ABSTRACT: While no-till management practices usually result in increased soil organic carbon (SOC) contents, the effect of residue removal with no-till is not well understood, especially in warmer climates. A multi-year study was conducted at six locations having a wide range of climatic conditions in central Mexico to determine the effect of varying rates of residue removal with no-till on SOC. Mean annual temperatures ranged from 16°C to 27°C (61°F to 81°F). Mean annual rainfall ranged from 618 to 1099 mm yr−1 (24 to 43 in yr−1 ). Treatments consisted of annual moldboard plowing under residue and no-till with 100%, 66%, 33%, and no corn (Zea mays L.) residue retained on the no-till surface. At five of the six locations, no-till with all surface residues removed maintained SOC levels above that of moldboard plowing which incorporated all residues. Retaining 100% of the crop residues with no-till always increased or maintained the SOC content. SOC increased in cooler climates, but asmean annual temperature increased, more retained crop residues were needed to increase the SOC. In tropical (mean annual temperature > 20°C) conditions, 100% corn residue retention with no-till only maintained SOC levels. Mean annual temperature had a greater impact on SOC than did annual rainfall. It appears that, in warmer climates, residue in excess of that needed for erosion control may be used for animal fodder or energy production. At the higher temperatures, most of the residue will decompose if left on the soil surface without improving soil carbon contents.

Ritchie, J. C., McCarty, G. W., Venteris, E. R., Kaspar, T.C. (2007). Soil and soil organic carbon redistribution on the landscape. Geomorphology 89 (1-2): 163-171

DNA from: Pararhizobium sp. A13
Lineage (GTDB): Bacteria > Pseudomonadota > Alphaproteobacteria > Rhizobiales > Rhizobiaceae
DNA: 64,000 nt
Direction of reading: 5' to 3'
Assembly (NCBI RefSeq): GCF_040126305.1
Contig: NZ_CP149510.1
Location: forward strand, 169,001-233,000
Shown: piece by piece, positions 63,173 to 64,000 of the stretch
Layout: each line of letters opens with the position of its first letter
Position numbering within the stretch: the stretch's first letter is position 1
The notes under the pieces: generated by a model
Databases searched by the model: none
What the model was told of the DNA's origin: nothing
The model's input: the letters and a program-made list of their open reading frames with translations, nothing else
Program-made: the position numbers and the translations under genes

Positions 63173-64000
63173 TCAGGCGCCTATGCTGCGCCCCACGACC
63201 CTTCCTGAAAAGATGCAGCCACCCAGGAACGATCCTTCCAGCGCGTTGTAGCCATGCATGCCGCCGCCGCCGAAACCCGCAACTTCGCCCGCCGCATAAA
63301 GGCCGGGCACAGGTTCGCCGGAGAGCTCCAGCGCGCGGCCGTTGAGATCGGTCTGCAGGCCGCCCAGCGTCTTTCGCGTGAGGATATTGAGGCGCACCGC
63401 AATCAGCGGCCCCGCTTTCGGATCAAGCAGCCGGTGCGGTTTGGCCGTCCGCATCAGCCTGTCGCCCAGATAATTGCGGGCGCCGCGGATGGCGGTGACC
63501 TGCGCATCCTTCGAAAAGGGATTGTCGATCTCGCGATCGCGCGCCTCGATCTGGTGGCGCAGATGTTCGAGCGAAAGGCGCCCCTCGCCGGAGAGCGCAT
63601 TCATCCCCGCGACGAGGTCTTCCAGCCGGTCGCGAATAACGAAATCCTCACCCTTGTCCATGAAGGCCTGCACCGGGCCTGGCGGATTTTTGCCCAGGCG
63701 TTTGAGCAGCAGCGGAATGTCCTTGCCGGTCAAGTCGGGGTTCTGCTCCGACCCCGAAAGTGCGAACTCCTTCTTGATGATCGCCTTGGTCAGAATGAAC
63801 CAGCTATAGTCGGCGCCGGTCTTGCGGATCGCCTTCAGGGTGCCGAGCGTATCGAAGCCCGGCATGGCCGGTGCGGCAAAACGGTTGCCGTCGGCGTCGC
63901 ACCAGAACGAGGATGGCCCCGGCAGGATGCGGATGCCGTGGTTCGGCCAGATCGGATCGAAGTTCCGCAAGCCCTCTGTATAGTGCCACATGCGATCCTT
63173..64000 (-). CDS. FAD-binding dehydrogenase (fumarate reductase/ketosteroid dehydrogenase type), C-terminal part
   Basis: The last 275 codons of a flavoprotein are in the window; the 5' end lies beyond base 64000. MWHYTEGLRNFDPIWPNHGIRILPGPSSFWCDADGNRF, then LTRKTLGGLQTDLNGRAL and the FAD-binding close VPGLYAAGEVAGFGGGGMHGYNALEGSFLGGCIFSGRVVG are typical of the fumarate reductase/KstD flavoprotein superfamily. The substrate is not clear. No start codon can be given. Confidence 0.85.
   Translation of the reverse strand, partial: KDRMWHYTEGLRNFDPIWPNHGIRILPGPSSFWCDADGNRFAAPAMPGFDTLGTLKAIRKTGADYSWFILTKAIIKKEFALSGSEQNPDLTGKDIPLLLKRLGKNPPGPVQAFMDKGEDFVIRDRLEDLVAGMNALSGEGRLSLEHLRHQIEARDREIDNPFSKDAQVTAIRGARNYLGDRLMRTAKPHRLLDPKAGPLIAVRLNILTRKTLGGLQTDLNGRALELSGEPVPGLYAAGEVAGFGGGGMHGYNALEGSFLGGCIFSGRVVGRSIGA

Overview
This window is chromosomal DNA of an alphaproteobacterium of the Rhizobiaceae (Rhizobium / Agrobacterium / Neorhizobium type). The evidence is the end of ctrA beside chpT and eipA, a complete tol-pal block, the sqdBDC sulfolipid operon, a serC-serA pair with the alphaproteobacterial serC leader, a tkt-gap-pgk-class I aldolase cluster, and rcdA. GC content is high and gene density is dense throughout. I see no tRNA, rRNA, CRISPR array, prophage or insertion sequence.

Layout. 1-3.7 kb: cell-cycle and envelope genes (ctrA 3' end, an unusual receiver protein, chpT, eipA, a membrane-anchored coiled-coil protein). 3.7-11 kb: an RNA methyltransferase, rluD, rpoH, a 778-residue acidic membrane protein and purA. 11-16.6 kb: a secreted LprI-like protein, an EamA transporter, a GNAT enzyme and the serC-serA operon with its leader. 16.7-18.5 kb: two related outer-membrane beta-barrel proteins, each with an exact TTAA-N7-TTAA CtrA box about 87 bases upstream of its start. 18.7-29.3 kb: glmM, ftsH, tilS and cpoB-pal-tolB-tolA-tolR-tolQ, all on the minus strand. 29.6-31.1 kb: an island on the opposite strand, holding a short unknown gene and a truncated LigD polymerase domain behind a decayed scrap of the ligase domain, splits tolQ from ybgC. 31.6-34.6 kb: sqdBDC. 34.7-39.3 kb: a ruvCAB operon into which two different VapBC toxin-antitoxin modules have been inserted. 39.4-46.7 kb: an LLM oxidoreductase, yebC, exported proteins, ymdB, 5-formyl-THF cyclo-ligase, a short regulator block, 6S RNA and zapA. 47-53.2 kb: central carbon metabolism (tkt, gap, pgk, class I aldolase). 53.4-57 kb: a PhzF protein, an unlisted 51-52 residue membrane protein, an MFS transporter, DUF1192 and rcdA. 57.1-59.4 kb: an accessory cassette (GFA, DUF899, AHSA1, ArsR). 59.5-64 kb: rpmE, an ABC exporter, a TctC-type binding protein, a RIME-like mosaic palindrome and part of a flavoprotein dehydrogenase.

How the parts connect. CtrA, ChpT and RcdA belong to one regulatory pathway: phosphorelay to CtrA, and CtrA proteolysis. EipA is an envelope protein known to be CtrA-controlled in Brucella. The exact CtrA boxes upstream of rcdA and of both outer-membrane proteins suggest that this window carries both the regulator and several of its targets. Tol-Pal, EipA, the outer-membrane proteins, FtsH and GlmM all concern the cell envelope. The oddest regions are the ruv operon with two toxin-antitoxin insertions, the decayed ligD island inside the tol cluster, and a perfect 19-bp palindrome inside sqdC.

ABSTRACT: Patterns of soil organic carbon (SOC) vary widely across the landscape leading to large uncertainties in the SOC budget especially for agricultural landscapes where water, tillage and wind erosion redistributes soil and SOC across the landscape. It is often assumed that soil erosion results in a loss of SOC from the agricultural ecosystem but recent studies indicate that soil erosion and its subsequent redistribution within fields can stimulate carbon sequestration in agricultural ecosystems. This study investigates the relationship between SOC and soil redistribution patterns on agricultural landscapes. Soil redistribution (erosion and deposition) patterns were estimated in three tilled agricultural fields using the fallout137 Cesium technique.137 Cs and SOC concentrations of upland soils are significantly correlated in our study areas. Upland areas (eroding) have significantly less SOC than soils in deposition areas. SOC decreased as gradient slope increases and soils on concave slopes had higher SOC than soils on convex slopes. These data suggest that soil redistribution patterns and topographic patterns may be used to help understand SOC dynamics on the landscape. Different productivity and oxidation rates of SOC of eroded versus deposited soils also contribute to SOC spatial patterns. However, the strong significant relationships between soil redistribution and SOC concentrations in the upland soil suggest that they are moving along similar physical pathways in these systems. Our study also indicates that geomorphic position is important for understanding soil movement and redistribution patterns within a field or watershed. Such information can help develop or implement management systems to increase SOC in agricultural ecosystems.

Schnitzer, M., Mcarthur, D. F. E., Schulten, H. R., Kozak, L. M., Huang, P. M. (2006). Long-term cultivation effects on the quantity and quality of organic matter in selected Canadian prairie soils. Geoderma 130 (1-2): 141-156